Grandad had a tattoo on his arm.  Once I asked him what it said and they both laughed; Granny said it was the name of ‘a bit of stuff’ he knew before her so he had scribbled it out.  They married in Newlyn and lived together for his work at various times in Plymouth, Grimsby , Poole and Newlyn.  Together they had three children.

Mary and James Glover with grand-daughter Lynne

Mary and James Glover with grand-daughter Lynne

Grandad was a keen sportsman, growing up in a sports-mad family.  He played football for various Cornish teams, and captained Penzance Magpies when they won the Penzance & District Charity Cup in 1938.  I found many match reports of his game in the Cornishman for that period in the British Newspaper Archive.  Sport is big in Cornwall!  All his life he would walk for miles a day, with his dogs Rusty, Bosun and Skipper.

When we used to visit when we were kids, Grandad would take my brother and I down to the beach in the mornings to play on the sand, or the rocks depending on the tide, to let Mum and Dad have a lie-in. In the evenings we liked it when he would take us down to the harbour and we would try to guess the registration ports of the fishing boats moored in Newlyn Harbour, sometimes four deep.  FY Fowey!  SS St Ives! GY – er Grimsby?  Yeah!

52 ancestors logoGrandad died in 1997 in Newlyn, Cornwall, leaving Mary, 3 children, 7 grand-children and 3 grand-dogs.

© Text and photos copyright Lynne Black, 25 June 2014

#52Ancestors #25: Henry Alfred Glover, docker and amateur vet

Henry Glover, census entry

Henry Glover, census entry

My Great-grandfather, Henry Glover, was born in April 1887 in Plymouth, Devon.  His father Walter Glover was a mason and his mother Emily Keast Glover was a housewife. Both had been married to other people before so in addition to his nine brothers and sisters he knew two half-brothers from Emily’s previous marriages.

He married Florence Selina Dolton in 1908 and they had five children of their own: Bill, Jim, Bertha, Walt and Harry.

When he was younger Henry worked as a horse driver in the draper industry, but later he worked as a docker.  He lost his job in 1925 with the fall of the ‘Geddes Axe‘ [Government cuts], but later found work again.  However, this was a mixed blessing as he was injured in an accident at the docks.

52 ancestors logoHenry had a reputation as an amateur vet so people would ask his advice about their animals.  The family bred racing dogs which needed a considerable number of long walks but the only dog allowed in the house was a lurcher called Toby.  They also had a cat called Smokey Joe – whenever the children stroked this bad-tempered cat their hands would come away filthy.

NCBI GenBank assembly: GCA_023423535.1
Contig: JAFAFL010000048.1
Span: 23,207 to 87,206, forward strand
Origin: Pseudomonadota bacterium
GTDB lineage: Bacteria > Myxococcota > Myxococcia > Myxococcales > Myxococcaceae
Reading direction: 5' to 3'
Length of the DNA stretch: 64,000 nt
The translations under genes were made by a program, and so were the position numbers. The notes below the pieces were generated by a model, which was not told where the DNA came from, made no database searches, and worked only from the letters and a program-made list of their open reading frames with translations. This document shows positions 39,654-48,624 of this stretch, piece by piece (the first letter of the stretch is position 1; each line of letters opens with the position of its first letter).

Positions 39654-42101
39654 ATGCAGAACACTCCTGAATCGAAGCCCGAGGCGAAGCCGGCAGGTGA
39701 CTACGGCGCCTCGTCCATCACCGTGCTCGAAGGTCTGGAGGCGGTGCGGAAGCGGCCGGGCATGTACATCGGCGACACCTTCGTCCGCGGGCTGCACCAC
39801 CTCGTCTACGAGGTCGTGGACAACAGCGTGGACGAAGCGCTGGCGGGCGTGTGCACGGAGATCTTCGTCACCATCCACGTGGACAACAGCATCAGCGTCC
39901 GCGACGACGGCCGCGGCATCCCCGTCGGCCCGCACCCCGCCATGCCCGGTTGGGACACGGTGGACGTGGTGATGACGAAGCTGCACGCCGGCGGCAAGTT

The family also had rabbits and pigeons.  Henry was the secretary of the local pigeon club and he had a special clock which worked off the pigeons race number for clocking the flying time of each pigeon  for races. Henry was also skilled at mending clocks and would fix other people’s clocks for them when they stopped working.

Their children were also keen sports fans, with success in boxing and in football.  He also encouraged their participation in the Scouting movement, a lifelong love for his youngest son Harry.

Grave of Henry A Glover and Florence S Dolton Glover, Efford Cemetery, Plymouth

Grave of Henry A Glover and Florence S Dolton Glover, Efford Cemetery, Plymouth

Other passions of the family were the Co-operative Movement and politics, and they hosted Lady Nancy Astor’s 1929 re-election campaign from their living room [see Fuelling Nancy].

Henry died in March 1949 and is buried in Efford Cemetary, Pymouth, with Florence.

© Text copyright Lynne Black 18 June 2014

#52Ancestors #24 Robert Preece, Building up brick walls

Bridgwater c1841 from Blake Museum, Bridgwater, Somerset

Bridgwater with houses built c1841 from Blake Museum, Bridgwater, Somerset

Robert Preece was born c 1810 in Bridgwater, Somerset.  He was born towards the end of the reign of George III, 5 years before Wellington defeated Napoleon at Waterloo, my my!

He and his wife are my first relatives found to have lived all their lives in that county; they don’t even seem to have lived outside Bridgwater.  It is a very old settlement, with its existence recorded in Anglo-Saxon times and only a couple of miles north of Athelney where Alfred the Great is said to have burnt his cakes nearly a thousand years earlier.  But given Robert’s life based in one village I’m starting to wonder if he ever got even that far!